The Teachers Pension Scheme issue

How are schools responding to the challenges?


In the autumn it was highlighted that the indicative employers’ rate for the Teachers Pension Scheme (TPS) will increase to 23.6% from September 2019, an increase of approximately 7%. Whilst for state schools there will be a government subsidy to assist with such a large increase, although only confirmed for one year, clearly for independent schools they will need to fund this additional cost themselves.

The sector bodies have been undertaking an exercise to scrutinise the actuarial valuation and lobbying the government on behalf of the sector. Whilst their work continues in the background governing bodies are facing the challenge of meeting both the immediate needs of the school and considering their short and medium term options. Whilst many schools may be able to afford to meet this current increase, given the nature of defined benefit pension schemes there will be future valuations which it seems are likely to result in further cost increases.

At a time when the sector is already challenged by the affordability issues, further cost increases are most unwelcome. For the larger, wealthier schools there are more options for how they may meet these increases, but even if they are affordable at first sight some action is likely to mitigate the effect to some degree. Many schools find themselves discussing general cost cutting measures, increasing class sizes, expanding capacity within boarding houses and delaying capital projects. However, with capital projects in particular further costs may be incurred with delays due to building inflation and perhaps financing issues which may make postponement more difficult.

Smaller preparatory schools and day schools have much more limited options. The sector is exploring an alternative defined contribution scheme which all schools may wish to transfer their teaching staffing into, which will have a reduced employer’s rate. Across the sector as a whole the suggestion of exiting the TPS altogether has met mixed response because of the concern around being able to hire good quality staff in the future. However, for younger teachers who may also being trying to get on the housing ladder they may well at this point feel that this task is more worthy of their attention than retirement and therefore less concerned by an exit from TPS.

Moving forward governing bodies who feel they do need to remain in the TPS to be competitive and attractive to good quality teaching staff will need to focus on minimising the effect of the TPS charge. Some schools will already have very efficient teaching resource management however, for some this will need careful re-consideration. Areas which could be considered include:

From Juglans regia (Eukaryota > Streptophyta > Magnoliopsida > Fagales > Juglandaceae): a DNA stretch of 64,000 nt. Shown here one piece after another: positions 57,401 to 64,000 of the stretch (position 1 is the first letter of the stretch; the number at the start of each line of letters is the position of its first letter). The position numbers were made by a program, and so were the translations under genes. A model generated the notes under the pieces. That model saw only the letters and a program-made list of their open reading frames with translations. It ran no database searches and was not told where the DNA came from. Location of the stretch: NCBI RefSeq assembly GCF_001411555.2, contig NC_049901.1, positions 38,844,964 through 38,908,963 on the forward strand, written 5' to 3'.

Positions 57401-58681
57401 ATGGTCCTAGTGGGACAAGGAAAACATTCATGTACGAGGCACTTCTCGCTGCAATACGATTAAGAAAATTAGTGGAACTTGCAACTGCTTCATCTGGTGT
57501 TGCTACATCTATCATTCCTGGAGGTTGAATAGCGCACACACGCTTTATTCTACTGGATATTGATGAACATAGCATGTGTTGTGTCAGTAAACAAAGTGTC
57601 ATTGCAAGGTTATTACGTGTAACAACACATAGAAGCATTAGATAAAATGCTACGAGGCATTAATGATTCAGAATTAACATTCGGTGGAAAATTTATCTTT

• reviewing contact time with students and making sure across the teaching cohort this is at an acceptable level
  • reflecting on the non-teaching time and how is it being deployed. Are there roles which a teacher is performing which could be performed by non-teaching staff?

These actions taken together could help reduce the teaching headcount and therefore the impact of the cost for TPS.

In general many schools will be looking at a range of measures, which taken together will help manage the position, for example allocating at least notionally part of future fee increases towards the cost, general cost reviews and management and the possible restriction of future salary increases for teachers.

As always in difficult times there are also opportunities for the right organisations. One thing that is certain is that the costs of running an independent school can only be controlled to a point. It is time for schools to be more strategic in planning for the future. We have seen an increase in schools considering mergers with good quality schools who cannot bear the additional costs. It is important for any school who is facing financial difficulties to be proactive in planning for their future rather than utilising all the financial resources before taking action. It is worthy of note a school in financial distress is unattractive as a partner in a merger.

Some schools are looking to better leverage their support services and are proactively seeking opportunities to provide “back office” solutions to other schools and share estates staff.

Up to now this model has largely only been seen in the state sector. This has the benefit of reducing the burden on all parties of not only the cost implications but also in some cases keeping up with regulatory change.

This issue will be a key item on all governing body agendas for some time. Certainly schools must either take action to try and avoid future increases by exiting TPS scheme, or looking at the way they run themselves to provide the necessary room in the budget to absorb these increases and any possible further future demands. It is possible we may see a very different looking independent school of the future.

For further guidance on these issues, please contact your usual contact partner or Tina Allison, Head of Education.

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Tina Allison
Tina Allison
Head of Education - Non Profits